The chances are that every rowing club in the country has several members who have been diagnosed with asthma. Joanne Harris talks to Professor Luke Howard, consultant pulmonologist and lead clinician for the pulmonary hypertension service at Hammersmith Hospital, part of the Imperial College Healthcare NHS Trust, about how rowers with respiratory issues can manage their condition
Separately, Howard rowed for Oxford University Lightweight RC as a student before taking up the sport again in 2018. He now rows and sculls regularly out of Thames Tradesmen’s RC. On a clinical level, Howard has been involved with British Rowing since the London 2012 Olympic Games, advising on respiratory issues.
“Asthma’s the commonest respiratory disease, particularly in young people, so you’re definitely going to come across it,” says Professor Howard, who specialises in pulmonary hypertension, and has a particular interest in exercise, sports physiology and sports performance. He adds that studies suggest that approximately a quarter of endurance athletes may have the condition.
Not all wheeze is asthma
Nevertheless, he’s keen to stress that while asthma is an extremely common diagnosis among athletes, “not all wheeze is asthma”.
Exercise-induced laryngeal obstruction, for example, is also a common condition and can be misdiagnosed as asthma.
“This predominantly affects the younger athlete and much more commonly women or girls rather than men or boys,” Howard explains.
Athletes affected by exercise-induced laryngeal obstruction develop loud wheezy breathing known as ‘stridor’. This happens on breathing in and occurs at peak exercise. The stridor disappears quickly after the exercise ends. Drugs prescribed for asthma, such as salbutamol, will not work.
Another common asthma-like condition is breathing pattern disorder. This is when people develop chaotic breathing and symptoms of air hunger associated with stress and anxiety. This can layer on top of asthma, but is a separate condition. It might manifest during a situation such as an erg test.
“If you’ve got an asthma diagnosis and you’ve been given inhalers and they’re not working, seek an alternative diagnosis,” Howard advises.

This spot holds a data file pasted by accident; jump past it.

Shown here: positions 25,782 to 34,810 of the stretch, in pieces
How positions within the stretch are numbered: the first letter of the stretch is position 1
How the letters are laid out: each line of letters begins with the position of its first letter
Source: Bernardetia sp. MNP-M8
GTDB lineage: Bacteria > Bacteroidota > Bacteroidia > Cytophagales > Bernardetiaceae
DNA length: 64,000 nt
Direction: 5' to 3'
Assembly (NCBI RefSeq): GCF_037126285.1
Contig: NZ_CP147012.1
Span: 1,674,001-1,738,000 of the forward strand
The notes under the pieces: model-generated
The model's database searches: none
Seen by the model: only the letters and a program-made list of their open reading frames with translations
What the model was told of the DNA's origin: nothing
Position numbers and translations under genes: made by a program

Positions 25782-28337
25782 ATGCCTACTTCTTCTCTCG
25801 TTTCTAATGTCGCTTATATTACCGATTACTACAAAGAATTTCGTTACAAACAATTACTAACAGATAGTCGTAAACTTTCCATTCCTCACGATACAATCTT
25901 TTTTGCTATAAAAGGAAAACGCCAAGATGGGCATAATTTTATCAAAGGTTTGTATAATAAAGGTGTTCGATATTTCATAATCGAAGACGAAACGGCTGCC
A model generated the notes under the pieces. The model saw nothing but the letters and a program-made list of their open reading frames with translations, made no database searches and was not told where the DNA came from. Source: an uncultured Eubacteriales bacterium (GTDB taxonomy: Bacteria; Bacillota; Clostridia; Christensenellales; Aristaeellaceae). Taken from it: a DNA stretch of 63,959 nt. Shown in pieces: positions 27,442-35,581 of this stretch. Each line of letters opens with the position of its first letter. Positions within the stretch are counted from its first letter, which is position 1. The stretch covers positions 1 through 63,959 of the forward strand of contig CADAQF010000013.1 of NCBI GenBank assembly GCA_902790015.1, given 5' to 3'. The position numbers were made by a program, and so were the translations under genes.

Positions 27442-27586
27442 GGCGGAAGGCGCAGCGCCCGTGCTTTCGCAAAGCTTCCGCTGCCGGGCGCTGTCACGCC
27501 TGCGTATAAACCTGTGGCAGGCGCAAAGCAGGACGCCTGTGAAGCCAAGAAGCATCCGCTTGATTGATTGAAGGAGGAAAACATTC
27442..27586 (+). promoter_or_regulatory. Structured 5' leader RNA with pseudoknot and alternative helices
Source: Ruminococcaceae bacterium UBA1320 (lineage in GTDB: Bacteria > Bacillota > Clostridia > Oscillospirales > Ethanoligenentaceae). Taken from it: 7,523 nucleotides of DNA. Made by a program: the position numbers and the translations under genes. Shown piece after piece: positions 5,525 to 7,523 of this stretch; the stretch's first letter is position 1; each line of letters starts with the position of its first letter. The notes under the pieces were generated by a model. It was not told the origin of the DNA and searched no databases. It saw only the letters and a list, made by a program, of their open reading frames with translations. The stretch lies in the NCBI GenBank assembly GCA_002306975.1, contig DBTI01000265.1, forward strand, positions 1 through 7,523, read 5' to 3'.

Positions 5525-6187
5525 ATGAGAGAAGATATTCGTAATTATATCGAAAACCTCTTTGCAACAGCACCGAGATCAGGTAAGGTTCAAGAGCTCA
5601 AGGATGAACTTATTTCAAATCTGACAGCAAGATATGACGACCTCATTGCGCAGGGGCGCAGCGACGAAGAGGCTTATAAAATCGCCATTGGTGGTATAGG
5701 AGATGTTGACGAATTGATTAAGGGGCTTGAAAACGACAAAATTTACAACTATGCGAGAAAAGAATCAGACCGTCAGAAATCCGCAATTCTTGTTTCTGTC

A respiratory laboratory can carry out tests to confirm or refute a diagnosis of asthma, but generally asthma symptoms manifesting through intense exercise – coughing and wheezing – will go away after 15 to 20 minutes, and drugs will help prevent them or make them go away.
“Asthma can be present in various levels of severity,” Howard says. “The classic asthma that we see is people who have symptoms at rest during the daytime and particularly during the night-time. It can be cyclical, it’s highly variable by nature and there can be triggers that make it worse.”
These triggers include cold air, allergens, exercise and respiratory infections. If you are experiencing symptoms on a regular basis and outside the environment of exercise, it generally means that your asthma is not well-controlled.
“People who don’t have poorly controlled asthma may develop coughing and wheezing purely when they exercise. This tends to happen towards peak exercise and in particular, lingers on for many minutes after exercise stops. That’s a typical feature of asthma,” Howard says.
“In those cases, things like pre-treatment with a salbutamol inhaler prior to exercise, and possibly also some inhaled steroids, should help to get athletes through training and racing.”
Some individuals may have exercise-induced broncho constriction. This is a precursor to asthma and is worse in dry and cold conditions, meaning it is likely to be worse in winter.
“If you’re only ever getting symptoms post-exercise then you can manage it just by taking a salbutamol inhaler just before exercise,” Howard suggests. “But if this is quite a frequent occurrence and you’re having to use the inhaler on a daily basis, you might be better off with a low dose of inhaled steroid.”
Salbutamol – the ‘blue inhalers’ that many carry – should kick in within a few minutes. Their effect will last in an athletes’ system for some time. Wearing a face covering of some kind can also help warm the air entering the lungs.
“The critical thing is that if people are having to use too much of their blue inhaler they must escalate onto some form of inhaled steroid,” Howard warns.
Good practice for rowing clubs and coaches
Rowing clubs should make sure they know which of their athletes have asthma. They should also consider having spare inhalers in launch safety bags or in a coach’s pocket on the bank. Other crew members should also be aware so they can help teammates suffering with an asthma attack.
Asthma medication and anti-doping
Those worried about whether their steroid meets anti-doping requirements should not be concerned.
“The important thing is to make sure that you’re not just borrowing a mate’s blue inhaler because it makes you feel a bit better. If you’ve got a medically approved diagnosis of asthma and you’re receiving prescribed medication from your GP then you don’t have anything to worry about,” Howard says.
Ultimately, Professor Howard says, asthma should not prevent any rower from reaching their potential.
“With sensible measures in place you would like to think that athletes with asthma should be able to compete at and train at the same level as everyone else. You shouldn’t need to treat them with extra-special measures,” he concludes.
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